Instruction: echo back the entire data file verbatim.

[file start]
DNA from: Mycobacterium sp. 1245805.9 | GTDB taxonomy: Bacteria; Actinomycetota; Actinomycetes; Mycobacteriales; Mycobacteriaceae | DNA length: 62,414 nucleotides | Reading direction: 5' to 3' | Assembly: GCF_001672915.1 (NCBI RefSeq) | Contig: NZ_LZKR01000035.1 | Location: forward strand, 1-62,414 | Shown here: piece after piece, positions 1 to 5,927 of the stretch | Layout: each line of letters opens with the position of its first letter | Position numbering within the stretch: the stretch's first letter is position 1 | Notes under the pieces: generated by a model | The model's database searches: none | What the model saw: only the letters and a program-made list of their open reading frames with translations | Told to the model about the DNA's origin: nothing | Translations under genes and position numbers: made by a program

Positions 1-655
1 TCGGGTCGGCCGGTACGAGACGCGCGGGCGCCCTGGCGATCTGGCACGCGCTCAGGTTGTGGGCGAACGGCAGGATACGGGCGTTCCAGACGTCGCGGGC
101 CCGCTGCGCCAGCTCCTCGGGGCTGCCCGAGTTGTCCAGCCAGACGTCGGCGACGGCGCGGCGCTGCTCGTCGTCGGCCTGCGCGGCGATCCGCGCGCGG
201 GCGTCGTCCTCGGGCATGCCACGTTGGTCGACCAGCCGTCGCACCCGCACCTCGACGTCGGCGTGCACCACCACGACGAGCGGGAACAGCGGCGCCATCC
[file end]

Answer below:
DNA from: Mycobacterium sp. 1245805.9 | GTDB taxonomy: Bacteria; Actinomycetota; Actinomycetes; Mycobacteriales; Mycobacteriaceae | DNA length: 62,414 nucleotides | Reading direction: 5' to 3' | Assembly: GCF_001672915.1 (NCBI RefSeq) | Contig: NZ_LZKR01000035.1 | Location: forward strand, 1-62,414 | Shown here: piece after piece, positions 1 to 5,927 of the stretch | Layout: each line of letters opens with the position of its first letter | Position numbering within the stretch: the stretch's first letter is position 1 | Notes under the pieces: generated by a model | The model's database searches: none | What the model saw: only the letters and a program-made list of their open reading frames with translations | Told to the model about the DNA's origin: nothing | Translations under genes and position numbers: made by a program

Positions 1-655
1 TCGGGTCGGCCGGTACGAGACGCGCGGGCGCCCTGGCGATCTGGCACGCGCTCAGGTTGTGGGCGAACGGCAGGATACGGGCGTTCCAGACGTCGCGGGC
101 CCGCTGCGCCAGCTCCTCGGGGCTGCCCGAGTTGTCCAGCCAGACGTCGGCGACGGCGCGGCGCTGCTCGTCGTCGGCCTGCGCGGCGATCCGCGCGCGG
201 GCGTCGTCCTCGGGCATGCCACGTTGGTCGACCAGCCGTCGCACCCGCACCTCGACGTCGGCGTGCACCACCACGACGAGCGGGAACAGCGGCGCCATCC